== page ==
Vanderbilt Law Review


John M. Rogers

First Page



A judge on a multimember appellate court can vote against the result of his or her own reasoning by deferring to a majority on a subissue on which the judge differs. When Justice White did just this in Pennsylvania v. Union Gas,' soon followed by a similarly anomalous vote by Justice Kennedy in Arizona v. Fulminante, I examined the pool of United States Supreme Court cases in which this kind of voting was possible. Out of more than one hundred fifty earlier cases where one or more of the justices might have voted in such a way, only two justices in one 1971 case had cast such votes. The votes of Justice White in Union Gas and Justice Kennedy in Fulminante were troubling, however, not because of their almost totally unprecedented nature, but because they portended forfeiture of the Supreme Court's claim-implicit in the fact that the Court issues opinions-to be composed of reasoned, and not arbitrary, decision makers. There was no tenable justification given for the anomalous votes in each case, even though the votes finally decided the rights of the parties. Even the smallest first step toward such arbitrariness as a basis for decision should be more disturbing than any particular unfortunate decision of the Court.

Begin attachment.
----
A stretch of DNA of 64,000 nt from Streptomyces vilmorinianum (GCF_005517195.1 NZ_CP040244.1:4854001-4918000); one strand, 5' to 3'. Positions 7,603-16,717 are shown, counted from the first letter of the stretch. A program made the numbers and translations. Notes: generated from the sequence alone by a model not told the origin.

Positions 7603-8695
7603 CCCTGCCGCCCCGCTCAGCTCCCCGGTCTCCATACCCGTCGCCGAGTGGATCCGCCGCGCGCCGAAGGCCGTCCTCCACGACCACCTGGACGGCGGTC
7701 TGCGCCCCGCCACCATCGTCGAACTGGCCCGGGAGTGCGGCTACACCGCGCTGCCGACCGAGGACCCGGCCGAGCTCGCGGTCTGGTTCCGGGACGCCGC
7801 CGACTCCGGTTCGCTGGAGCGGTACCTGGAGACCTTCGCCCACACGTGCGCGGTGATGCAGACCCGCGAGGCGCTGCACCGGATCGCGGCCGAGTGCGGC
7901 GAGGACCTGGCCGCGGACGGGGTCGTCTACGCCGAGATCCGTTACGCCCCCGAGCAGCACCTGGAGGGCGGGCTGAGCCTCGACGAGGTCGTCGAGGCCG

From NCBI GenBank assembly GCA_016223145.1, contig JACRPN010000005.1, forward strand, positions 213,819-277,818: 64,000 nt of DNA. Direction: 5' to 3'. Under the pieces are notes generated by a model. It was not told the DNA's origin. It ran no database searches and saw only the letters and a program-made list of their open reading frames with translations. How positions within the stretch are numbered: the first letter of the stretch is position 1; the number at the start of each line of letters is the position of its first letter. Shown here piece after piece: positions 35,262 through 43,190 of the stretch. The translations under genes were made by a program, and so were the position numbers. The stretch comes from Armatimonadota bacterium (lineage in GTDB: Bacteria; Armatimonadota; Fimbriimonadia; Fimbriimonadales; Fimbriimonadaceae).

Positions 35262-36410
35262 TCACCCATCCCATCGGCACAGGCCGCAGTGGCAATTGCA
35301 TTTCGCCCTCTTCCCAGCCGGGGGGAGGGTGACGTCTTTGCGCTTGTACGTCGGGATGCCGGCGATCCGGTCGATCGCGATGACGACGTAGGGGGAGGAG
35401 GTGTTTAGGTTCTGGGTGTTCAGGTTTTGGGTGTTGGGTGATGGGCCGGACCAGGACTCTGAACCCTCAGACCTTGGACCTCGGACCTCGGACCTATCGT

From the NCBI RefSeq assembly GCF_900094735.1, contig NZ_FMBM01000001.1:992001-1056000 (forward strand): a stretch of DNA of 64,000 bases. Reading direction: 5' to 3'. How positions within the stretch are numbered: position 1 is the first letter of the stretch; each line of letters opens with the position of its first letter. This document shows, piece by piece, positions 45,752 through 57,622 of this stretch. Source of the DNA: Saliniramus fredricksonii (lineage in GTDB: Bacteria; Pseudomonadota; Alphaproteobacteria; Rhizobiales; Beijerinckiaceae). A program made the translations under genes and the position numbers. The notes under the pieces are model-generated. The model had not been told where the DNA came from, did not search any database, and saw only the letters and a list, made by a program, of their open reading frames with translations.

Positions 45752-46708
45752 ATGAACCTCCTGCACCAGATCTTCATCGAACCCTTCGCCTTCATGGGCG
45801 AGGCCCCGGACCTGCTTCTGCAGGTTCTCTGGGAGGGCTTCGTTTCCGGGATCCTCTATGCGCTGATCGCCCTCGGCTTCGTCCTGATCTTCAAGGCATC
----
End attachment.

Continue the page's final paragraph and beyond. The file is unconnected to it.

To be frank, when preparing my Article I had a lurking concern that I was overreacting to some minor aberrations. Even the greatest legal giants may stumble once or twice. My own research showed that the overwhelming practice of the justices on the Court has been to vote for the consequence of the individual justice's own reasoning. Imagine my surprise when Professors David Post and Steven Salop argued in the Georgetown Law Journal that a judge should always vote against his or her own view if a majority of colleagues on the court disagrees with an essential step of the judge's analysis. And consider my further surprise when Professors Lewis Kornhauser and Lawrence Sager argued in the California Law Review that courts should regularly engage in "metavotes" to determine whether individual judges on a court should do what Post and Salop say they should always do.

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